Medical students are posting unprofessional content online, including violations of patient confidentiality, and few schools have policies to address the problems, according to a study published in the Journal of the American Medical Association.
Medical students are no different from other adults their age -- they're used to living life online, according to an Associated Press report on the JAMA article. And they're coming to realize that online antics can hurt them now, when seen by medical school deans and other people in authority, and it can hurt them later, when they're 50 and trying to establish a place at the top of their profession, Susan Barnes, of the Lab for Social Computing at the Rochester Institute of Technology, told the AP.
"A quick search of YouTube finds numerous videos posted by medical students, from harmless musical numbers to a prank with what appears to be a dead body. There's no way to tell whether the cadaver prank is real and it wasn't part of the study, but real or staged, it doesn't reflect well on the medical profession," Katherine Chretien, of the Washington, D.C., VA Medical Center, the study's lead author] told the AP.
"I watched it and I definitely cringed," she told the AP.
Students making inappropriate use of social media sites can reflect poorly on themselves, their institutions, and the medical profession, according to a statement from the JAMA this week.
Researchers found that, of the schools that responded to the survey, 60% reported having had incidents involving students posting unprofessional content online. Some 13% reported incidents involving violations of patient confidentiality in the past year. Students posted profanity, discriminatory language, depictions of intoxication, and sexually suggestive material, according to the JAMA.
But there's good news: "Issues of conflict of interest were rare," according to the article.
How did schools discipline infringers? Of the schools that reported incidents and responded to a question about disciplinary action, 67% gave a formal warning, and 7%, or three schools, reported student dismissals. Some 38% of schools have policies to cover student-posted online content. Of schools without such policies, 11% are developing them.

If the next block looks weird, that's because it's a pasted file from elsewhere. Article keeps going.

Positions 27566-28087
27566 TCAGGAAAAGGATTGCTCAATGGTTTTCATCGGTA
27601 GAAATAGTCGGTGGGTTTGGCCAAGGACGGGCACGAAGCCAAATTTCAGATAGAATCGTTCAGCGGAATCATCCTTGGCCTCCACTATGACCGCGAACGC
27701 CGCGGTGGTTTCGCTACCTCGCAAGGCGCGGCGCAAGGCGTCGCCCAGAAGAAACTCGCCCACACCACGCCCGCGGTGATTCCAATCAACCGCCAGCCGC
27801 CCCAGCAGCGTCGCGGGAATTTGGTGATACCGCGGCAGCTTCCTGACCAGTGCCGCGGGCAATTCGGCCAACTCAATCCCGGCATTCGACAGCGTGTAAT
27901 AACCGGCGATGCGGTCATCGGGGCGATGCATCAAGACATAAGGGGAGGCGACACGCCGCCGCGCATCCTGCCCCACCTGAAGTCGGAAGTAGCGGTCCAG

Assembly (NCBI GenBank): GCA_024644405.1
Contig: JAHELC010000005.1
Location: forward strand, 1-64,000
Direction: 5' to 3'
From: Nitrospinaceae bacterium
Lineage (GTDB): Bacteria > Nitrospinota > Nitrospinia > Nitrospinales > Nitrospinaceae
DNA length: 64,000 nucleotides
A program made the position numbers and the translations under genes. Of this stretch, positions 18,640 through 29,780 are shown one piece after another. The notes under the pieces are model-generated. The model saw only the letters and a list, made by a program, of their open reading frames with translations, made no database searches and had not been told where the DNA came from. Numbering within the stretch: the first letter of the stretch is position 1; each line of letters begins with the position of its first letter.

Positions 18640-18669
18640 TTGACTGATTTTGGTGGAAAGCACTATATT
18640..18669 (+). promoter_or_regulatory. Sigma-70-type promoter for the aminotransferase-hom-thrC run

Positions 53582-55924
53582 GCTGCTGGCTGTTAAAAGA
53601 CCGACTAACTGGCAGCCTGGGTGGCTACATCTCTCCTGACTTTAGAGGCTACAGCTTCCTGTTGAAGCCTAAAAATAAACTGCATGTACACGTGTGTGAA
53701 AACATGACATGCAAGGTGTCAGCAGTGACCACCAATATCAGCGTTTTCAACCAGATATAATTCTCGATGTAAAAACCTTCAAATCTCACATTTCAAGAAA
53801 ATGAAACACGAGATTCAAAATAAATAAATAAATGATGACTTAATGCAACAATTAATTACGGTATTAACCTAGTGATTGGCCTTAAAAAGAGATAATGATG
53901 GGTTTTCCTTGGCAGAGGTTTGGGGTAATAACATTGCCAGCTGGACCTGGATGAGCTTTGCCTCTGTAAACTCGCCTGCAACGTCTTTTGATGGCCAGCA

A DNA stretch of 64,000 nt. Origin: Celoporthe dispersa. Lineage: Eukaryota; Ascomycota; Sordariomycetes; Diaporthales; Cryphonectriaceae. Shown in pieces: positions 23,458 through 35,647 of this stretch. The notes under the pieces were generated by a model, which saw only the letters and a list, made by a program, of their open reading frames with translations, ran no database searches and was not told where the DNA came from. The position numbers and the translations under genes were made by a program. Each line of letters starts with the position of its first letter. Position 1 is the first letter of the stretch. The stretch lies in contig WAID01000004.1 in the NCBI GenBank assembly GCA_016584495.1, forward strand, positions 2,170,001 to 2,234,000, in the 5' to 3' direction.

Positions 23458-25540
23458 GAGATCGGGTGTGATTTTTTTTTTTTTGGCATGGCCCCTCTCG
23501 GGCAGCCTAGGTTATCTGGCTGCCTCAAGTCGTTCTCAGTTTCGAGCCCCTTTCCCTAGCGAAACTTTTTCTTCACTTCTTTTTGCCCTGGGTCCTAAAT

"The formal professionalism curriculum should include a digital media component, which could include instruction on managing the 'digital footprint,' such as electing privacy settings on social networking sites and performing periodic Web searches of oneself. This is important given that residency program directors, future employers, and patients may access this information," according to the article.
Even experienced doctors struggle with social media. On the one hand, tools such as Twitter and YouTube can help get information out to patients and the general public about swine flu and other subjects. On the other hand, healthcare professionals struggle with the same privacy issue that all professionals face on the Internet, with the added complication that healthcare professionals often feel required to keep an extra distance from their patients. Even a simple question like whether to friend a patient on Facebook is complicated.
For example, Sachin Jain, an intern, became Facebook friends with a woman whose baby he'd helped deliver three years earlier, Jain told NPR. "I was curious to hear about the progress of her baby girl, but I wondered about the appropriateness of this interaction," he wrote in the New England Journal of Medicine last month, according to NPR.
The woman told Jain she was bored with her job and wanted advice on applying to med school. Jain gave her a few suggestions, and, "Among other things, I recommended that she carefully consider her online identity," NPR reported.
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